IMR Press / JIN / Volume 17 / Issue 4 / DOI: 10.31083/j.jin.2018.04.0417
Open Access Research article
Theoretical predication of temperature effects at 20 C-42 o C on adaptive processes in simulated amyotrophic lateral sclerosis
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1 Institute of Biophysics and Biomedical Engineering, Bulgarian Academy of Sciences, Acad. G. Bontchev Str. Bl 21, Sofia 1113, Bulgaria
*Correspondence: I. Stephanova)
J. Integr. Neurosci. 2018, 17(4), 355–363;
Submitted: 14 September 2017 | Accepted: 23 February 2018 | Published: 15 November 2018
Copyright: © 2018 The authors. Published by IMR press.
This is an open access article under the CC BY–NC 4.0 license.

Strength-duration time constants, rheobase currents, and recovery cycles allow the nerve adaptive processes to single or pairs of depolarizing stimuli to be assessed. This study investigates the temperature dependence of these excitability indices of human motor nerve fibers with one of three increasingly-severe type of amyotrophic lateral sclerosis pathology, referred to as ALS1, ALS2, and ALS3. The temperature dependence of the excitability indices was investigated during hypothermia ( 25 o C), hyperthermia ( 40 o C), and in the physiological temperature range (30-37 o C). Numerical solutions were computed using a temperature-dependent multi-layered model. Results showed the following trends: (i) while the strength-duration time constants gradually decreased with a temperature increase from 20 o C to 42 o C, they were longer in the three ALS cases than those of the normal case; (ii) the reciprocally dependent strength-duration time constants and rheobase currents were more sensitive to hyperthermia, especially at 42 o C, than at temperatures across the physiological range of 30-37 o C; (iii) the shape of temperature-dependent recovery cycles was similar for both the normal and ALS1 cases; (iv) in the ALS2 case, each test stimulus applied at the end of 100 ms recovery cycle failed to initiate a second action potential during hypothermia at 20 o C; and (v) in the ALS3 case during hypothermia, hyperthermia and across the physiological temperature range, each test stimulus applied beyond a given conditioning-test interval was blocked. This blockage was a result of the spontaneous action potential generation caused by the conditioning (first) stimulus. The changes obtained for the temperature-dependent strength-duration time constants, rheobase currents, and recovery cycles reflect nodal and internodal ion channel dysfunctions in the three amyotrophic lateral sclerosis cases. It is proposed that these excitability indices can be applied clinically as specific indicators for amyotrophic lateral sclerosis motor neuron disease.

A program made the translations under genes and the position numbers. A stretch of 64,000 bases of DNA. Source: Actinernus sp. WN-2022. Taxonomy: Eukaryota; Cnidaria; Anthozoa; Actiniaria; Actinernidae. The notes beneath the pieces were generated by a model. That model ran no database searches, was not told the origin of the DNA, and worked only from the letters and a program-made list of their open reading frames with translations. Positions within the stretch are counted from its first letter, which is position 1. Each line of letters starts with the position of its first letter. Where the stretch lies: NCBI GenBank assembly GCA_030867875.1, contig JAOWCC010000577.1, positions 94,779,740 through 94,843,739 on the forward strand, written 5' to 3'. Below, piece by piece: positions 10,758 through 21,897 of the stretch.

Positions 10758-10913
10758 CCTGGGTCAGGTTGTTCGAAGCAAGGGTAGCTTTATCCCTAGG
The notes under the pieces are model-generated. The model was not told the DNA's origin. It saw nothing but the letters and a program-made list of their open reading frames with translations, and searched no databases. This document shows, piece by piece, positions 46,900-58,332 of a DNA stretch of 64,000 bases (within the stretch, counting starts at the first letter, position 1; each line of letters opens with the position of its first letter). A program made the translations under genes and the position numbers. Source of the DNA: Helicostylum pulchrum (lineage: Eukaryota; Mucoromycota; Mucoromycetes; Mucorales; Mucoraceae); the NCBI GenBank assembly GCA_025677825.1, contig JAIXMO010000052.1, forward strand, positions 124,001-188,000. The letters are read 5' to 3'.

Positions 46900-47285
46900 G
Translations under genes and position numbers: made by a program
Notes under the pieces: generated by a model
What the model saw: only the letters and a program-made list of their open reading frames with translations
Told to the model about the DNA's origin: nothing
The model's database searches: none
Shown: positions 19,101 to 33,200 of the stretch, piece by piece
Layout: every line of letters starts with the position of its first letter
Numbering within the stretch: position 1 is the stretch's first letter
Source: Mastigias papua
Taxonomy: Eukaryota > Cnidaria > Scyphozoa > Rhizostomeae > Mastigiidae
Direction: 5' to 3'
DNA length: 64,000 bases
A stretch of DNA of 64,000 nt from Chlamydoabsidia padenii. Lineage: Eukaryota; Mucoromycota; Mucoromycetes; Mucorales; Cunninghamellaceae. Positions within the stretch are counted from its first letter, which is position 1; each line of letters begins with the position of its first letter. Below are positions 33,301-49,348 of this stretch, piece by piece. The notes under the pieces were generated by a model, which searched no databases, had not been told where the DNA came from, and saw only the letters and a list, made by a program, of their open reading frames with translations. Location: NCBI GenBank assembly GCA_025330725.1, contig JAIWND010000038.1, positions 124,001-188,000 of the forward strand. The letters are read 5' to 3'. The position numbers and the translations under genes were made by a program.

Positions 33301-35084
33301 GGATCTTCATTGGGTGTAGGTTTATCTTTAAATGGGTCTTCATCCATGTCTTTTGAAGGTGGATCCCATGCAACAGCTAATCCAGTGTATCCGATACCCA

myelinated axons
strength-duration time constant
rheobase current
recovery cycle
computational neuroscience
Fig. 1.
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